Another example could be The Shepherd of Hermas' status among Church writings and the amount of authority that it should be given. Certainly it is not part of the canon as the Church established it, but beyond that, should it be respected like the writings of Clement and Ignatius, or should it be treated lower, like Tatian's Diatessaron? If you put together the opinions of the early writers, I think that there is a double situation where some early writers respected it like Clement of Alexandria, but many others "despised" it, as Clement of Alexandria noted. It has some strong morality in some places and was written supposedly by the brother of Pope Pius I, but it also seems to contradict the Biblical teachings regarding a husband divorcing his wife over adultery (Jesus says that such a husband would not be in adultery if he remarried). So a person reading the Shepherd I think can reasonably come away double-minded about what kind of respect to give it, as it is an internally-conflicted document itself.

Another issue could be whether the text was written as a literal record of a supernatural encounter with a divine Shepherd, as a partly fictional account based on a real direct experience with a divine Shepherd, or a basically fictional allegory. Coming to a decision may take more thinking than simply reading the text, and in fact centuries after its composition there may be no conclusive answer. So there seem to be plenty of issues that are internally-conflicted and a wise person may not be sure about how to resolve those conflicts without further guidance or evidence, which itself may not be forthcoming.
 

Offline St.Justin

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The situation is more complex than presented; this is the problem with convenient simplicity. The professional thing is to look into the possible causes of the newly presented symptoms. It is unprofessional to offer potential diagnosis, especially as explosive as unwed/underage pregnancy, without having knowledge of that being the case.

From there, I would tend to agree with John that the mother should be informed as such knowledge is made sure.

There is no double-mindedness, then. But rather, linear progression which is symbiotic in its diagnosis, revelation, and treatment.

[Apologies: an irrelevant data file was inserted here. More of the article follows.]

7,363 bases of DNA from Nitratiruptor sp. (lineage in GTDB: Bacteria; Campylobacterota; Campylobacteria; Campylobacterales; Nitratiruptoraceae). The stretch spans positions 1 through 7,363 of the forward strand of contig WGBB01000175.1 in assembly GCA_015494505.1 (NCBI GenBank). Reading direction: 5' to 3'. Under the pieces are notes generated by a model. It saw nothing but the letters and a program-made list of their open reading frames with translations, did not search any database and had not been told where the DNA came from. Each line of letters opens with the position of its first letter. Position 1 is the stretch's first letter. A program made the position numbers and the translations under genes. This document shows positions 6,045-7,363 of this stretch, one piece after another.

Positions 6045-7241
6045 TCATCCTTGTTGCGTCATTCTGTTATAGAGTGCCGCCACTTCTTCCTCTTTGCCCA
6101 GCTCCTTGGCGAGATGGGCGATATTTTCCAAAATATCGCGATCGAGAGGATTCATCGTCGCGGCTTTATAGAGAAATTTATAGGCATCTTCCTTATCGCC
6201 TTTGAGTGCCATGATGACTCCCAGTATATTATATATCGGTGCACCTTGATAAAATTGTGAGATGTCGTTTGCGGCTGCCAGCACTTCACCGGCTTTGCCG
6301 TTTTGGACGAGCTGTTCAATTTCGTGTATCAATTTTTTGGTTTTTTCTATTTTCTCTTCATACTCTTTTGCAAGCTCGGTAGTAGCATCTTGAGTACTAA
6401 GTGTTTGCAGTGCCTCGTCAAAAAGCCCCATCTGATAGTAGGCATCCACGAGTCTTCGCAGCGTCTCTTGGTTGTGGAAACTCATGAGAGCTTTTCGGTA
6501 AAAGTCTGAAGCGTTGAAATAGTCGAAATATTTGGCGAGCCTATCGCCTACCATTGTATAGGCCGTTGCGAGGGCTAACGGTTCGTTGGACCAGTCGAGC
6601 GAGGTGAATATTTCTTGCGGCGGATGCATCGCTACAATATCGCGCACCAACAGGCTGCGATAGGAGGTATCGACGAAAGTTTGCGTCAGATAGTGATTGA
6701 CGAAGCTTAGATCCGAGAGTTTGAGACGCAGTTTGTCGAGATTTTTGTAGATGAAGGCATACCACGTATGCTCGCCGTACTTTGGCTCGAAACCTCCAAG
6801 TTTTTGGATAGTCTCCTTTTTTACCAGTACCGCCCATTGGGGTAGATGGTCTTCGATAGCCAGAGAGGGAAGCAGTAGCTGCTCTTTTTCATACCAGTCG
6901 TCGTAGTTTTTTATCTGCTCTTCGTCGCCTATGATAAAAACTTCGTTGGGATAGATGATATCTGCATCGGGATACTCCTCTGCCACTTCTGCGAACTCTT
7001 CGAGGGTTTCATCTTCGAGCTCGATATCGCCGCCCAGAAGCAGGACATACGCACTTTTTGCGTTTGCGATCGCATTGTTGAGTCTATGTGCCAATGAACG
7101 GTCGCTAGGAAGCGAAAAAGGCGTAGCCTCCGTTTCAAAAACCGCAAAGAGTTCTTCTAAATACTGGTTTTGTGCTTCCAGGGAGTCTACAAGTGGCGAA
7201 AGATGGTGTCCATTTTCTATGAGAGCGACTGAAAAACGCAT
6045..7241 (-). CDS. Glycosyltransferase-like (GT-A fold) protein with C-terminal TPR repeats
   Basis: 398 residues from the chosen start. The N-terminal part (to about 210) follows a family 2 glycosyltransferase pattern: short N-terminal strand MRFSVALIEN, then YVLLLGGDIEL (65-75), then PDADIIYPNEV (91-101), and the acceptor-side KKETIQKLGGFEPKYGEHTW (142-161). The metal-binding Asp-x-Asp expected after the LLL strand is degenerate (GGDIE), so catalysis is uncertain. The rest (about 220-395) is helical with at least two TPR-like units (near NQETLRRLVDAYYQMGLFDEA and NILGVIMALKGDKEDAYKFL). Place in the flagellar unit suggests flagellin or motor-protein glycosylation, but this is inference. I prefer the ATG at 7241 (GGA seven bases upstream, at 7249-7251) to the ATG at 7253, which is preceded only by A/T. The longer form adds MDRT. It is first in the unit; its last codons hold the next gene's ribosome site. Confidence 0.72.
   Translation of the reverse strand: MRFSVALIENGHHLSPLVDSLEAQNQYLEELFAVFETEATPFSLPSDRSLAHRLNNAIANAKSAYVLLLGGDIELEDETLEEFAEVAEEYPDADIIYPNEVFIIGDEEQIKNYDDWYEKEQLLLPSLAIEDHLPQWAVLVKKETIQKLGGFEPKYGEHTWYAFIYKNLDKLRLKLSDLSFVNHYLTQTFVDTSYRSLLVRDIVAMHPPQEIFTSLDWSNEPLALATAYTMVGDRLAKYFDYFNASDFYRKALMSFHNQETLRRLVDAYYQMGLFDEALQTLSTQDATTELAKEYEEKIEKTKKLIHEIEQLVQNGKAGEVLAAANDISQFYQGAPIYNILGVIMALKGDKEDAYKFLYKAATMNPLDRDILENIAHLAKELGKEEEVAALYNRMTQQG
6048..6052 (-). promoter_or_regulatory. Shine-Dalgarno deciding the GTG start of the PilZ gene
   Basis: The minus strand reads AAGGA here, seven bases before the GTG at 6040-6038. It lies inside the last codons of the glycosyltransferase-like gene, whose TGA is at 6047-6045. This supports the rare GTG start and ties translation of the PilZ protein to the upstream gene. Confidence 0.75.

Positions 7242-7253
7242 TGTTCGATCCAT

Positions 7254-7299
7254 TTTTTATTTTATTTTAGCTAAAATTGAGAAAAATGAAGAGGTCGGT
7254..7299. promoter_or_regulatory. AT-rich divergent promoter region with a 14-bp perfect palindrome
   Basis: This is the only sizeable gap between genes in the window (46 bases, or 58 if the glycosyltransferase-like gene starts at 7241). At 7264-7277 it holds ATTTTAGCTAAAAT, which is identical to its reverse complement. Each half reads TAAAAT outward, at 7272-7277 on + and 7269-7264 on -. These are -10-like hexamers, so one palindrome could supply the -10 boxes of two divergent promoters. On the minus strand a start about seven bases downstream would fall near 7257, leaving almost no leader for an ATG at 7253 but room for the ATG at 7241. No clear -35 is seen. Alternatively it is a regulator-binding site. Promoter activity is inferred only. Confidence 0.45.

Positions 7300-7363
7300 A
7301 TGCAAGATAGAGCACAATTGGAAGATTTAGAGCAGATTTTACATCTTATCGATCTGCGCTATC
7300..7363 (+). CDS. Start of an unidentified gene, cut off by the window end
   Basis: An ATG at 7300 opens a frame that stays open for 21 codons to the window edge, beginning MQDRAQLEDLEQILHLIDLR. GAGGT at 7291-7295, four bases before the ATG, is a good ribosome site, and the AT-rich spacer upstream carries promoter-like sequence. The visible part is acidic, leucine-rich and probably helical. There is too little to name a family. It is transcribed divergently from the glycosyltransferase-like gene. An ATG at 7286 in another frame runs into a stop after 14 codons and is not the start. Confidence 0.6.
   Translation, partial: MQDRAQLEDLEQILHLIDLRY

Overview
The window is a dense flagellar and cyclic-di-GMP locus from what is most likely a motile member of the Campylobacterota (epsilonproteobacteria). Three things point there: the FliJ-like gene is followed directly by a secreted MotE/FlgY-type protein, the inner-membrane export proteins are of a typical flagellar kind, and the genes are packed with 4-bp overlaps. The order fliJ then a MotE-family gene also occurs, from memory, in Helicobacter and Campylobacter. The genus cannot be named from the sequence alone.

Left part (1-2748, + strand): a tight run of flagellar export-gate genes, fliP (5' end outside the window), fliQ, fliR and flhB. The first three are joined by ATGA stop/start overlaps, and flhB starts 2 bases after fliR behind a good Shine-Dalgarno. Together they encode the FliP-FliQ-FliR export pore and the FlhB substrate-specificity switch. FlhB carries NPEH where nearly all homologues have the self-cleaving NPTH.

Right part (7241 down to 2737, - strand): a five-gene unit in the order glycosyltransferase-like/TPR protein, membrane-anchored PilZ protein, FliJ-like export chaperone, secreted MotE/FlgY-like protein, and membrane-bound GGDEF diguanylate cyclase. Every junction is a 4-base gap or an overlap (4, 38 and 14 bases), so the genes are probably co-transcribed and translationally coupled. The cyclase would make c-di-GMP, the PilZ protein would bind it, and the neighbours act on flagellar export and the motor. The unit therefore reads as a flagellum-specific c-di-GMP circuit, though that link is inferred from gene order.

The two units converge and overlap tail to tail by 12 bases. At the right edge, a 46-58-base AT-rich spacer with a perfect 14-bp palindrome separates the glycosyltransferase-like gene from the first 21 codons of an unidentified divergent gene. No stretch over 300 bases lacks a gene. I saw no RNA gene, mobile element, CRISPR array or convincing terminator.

Sure, there is no Double-mindedness for you, since you are presenting a single course of action.
However, a reader can read what you and John have both written, and choose one course of action, but still be "double minded" as a result of seeing both options as having valid moral aspects.
Should the mother be given the new information about the girl's announcement that she could be pregnant? One recommendation can be to keep this information confidential between yourself and the patient and to do testing to find out the answer of whether she is pregnant first, which is what I understood you to mean. Another recommendation is to disclose the new information about the potential pregnancy in order to make the best decision with the mother involved, which is what I took John to mean.

Another example could be The Shepherd of Hermas' status among Church writings and the amount of authority that it should be given. Certainly it is not part of the canon as the Church established it, but beyond that, should it be respected like the writings of Clement and Ignatius, or should it be treated lower, like Tatian's Diatessaron? If you put together the opinions of the early writers, I think that there is a double situation where some early writers respected it like Clement of Alexandria, but many others "despised" it, as Clement of Alexandria noted. It has some strong morality in some places and was written supposedly by the brother of Pope Pius I, but it also seems to contradict the Biblical teachings regarding a husband divorcing his wife over adultery (Jesus says that such a husband would not be in adultery if he remarried). So a person reading the Shepherd I think can reasonably come away double-minded about what kind of respect to give it, as it is an internally-conflicted document itself.